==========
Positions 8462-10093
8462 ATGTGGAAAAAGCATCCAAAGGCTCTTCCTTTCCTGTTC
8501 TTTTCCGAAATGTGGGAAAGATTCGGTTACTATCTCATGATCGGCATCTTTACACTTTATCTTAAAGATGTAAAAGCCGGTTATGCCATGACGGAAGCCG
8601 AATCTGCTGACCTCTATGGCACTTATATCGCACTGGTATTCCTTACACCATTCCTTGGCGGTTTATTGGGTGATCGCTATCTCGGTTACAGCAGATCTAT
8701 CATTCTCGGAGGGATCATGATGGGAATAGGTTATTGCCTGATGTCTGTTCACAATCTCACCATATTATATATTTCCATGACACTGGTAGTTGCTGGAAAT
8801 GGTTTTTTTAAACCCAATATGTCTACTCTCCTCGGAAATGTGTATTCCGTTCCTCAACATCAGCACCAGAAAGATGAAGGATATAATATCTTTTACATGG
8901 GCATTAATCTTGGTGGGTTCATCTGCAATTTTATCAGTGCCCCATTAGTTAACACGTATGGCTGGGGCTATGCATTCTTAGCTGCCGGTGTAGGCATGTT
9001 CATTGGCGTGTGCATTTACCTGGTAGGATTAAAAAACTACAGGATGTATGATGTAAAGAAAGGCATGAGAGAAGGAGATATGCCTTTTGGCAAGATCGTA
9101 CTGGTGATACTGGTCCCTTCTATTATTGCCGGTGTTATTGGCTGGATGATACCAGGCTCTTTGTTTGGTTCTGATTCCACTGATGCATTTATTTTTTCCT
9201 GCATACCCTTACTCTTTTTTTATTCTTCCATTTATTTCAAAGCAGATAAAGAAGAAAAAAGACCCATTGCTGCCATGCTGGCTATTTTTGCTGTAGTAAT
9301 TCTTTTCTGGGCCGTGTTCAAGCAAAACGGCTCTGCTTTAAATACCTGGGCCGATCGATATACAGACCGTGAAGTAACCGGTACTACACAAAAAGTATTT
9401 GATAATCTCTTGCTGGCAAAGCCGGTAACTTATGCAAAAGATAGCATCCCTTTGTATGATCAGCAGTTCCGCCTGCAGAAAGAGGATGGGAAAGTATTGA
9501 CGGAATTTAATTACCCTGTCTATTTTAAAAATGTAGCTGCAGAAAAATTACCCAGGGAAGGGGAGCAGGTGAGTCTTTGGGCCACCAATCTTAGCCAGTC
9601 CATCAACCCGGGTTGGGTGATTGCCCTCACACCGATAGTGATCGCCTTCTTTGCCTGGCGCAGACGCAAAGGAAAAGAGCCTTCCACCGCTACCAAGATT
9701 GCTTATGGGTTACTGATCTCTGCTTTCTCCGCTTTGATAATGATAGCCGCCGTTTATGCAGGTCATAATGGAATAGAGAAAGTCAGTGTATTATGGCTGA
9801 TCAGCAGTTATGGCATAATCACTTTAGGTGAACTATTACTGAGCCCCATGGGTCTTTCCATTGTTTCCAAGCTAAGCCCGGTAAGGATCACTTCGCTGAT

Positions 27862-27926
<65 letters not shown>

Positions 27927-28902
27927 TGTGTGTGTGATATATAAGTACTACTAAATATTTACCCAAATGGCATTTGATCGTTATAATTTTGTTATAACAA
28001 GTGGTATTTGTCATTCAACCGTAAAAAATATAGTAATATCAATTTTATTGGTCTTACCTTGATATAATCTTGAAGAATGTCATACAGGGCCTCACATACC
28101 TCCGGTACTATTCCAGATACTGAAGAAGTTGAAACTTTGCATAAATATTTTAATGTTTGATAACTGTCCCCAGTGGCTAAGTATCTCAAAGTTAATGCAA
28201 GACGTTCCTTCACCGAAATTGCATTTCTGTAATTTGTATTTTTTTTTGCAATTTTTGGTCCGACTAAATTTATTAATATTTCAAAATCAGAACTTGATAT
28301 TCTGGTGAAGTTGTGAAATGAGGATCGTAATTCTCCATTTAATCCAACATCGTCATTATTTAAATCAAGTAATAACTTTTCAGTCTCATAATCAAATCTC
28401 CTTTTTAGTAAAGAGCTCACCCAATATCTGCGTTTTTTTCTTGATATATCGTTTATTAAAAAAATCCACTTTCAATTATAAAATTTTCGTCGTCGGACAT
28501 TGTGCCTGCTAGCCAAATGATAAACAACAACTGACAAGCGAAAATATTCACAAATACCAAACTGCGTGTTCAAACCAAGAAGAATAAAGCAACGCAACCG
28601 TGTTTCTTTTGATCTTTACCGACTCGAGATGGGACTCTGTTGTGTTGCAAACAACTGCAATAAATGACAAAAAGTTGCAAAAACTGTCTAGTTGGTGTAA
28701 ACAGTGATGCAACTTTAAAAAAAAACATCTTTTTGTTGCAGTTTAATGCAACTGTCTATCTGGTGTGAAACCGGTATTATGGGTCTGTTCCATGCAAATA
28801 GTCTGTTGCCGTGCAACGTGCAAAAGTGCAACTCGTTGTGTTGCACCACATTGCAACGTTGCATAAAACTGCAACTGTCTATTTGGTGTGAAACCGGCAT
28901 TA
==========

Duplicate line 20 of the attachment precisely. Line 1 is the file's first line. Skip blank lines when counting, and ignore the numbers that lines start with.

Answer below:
27927 TGTGTGTGTGATATATAAGTACTACTAAATATTTACCCAAATGGCATTTGATCGTTATAATTTTGTTATAACAA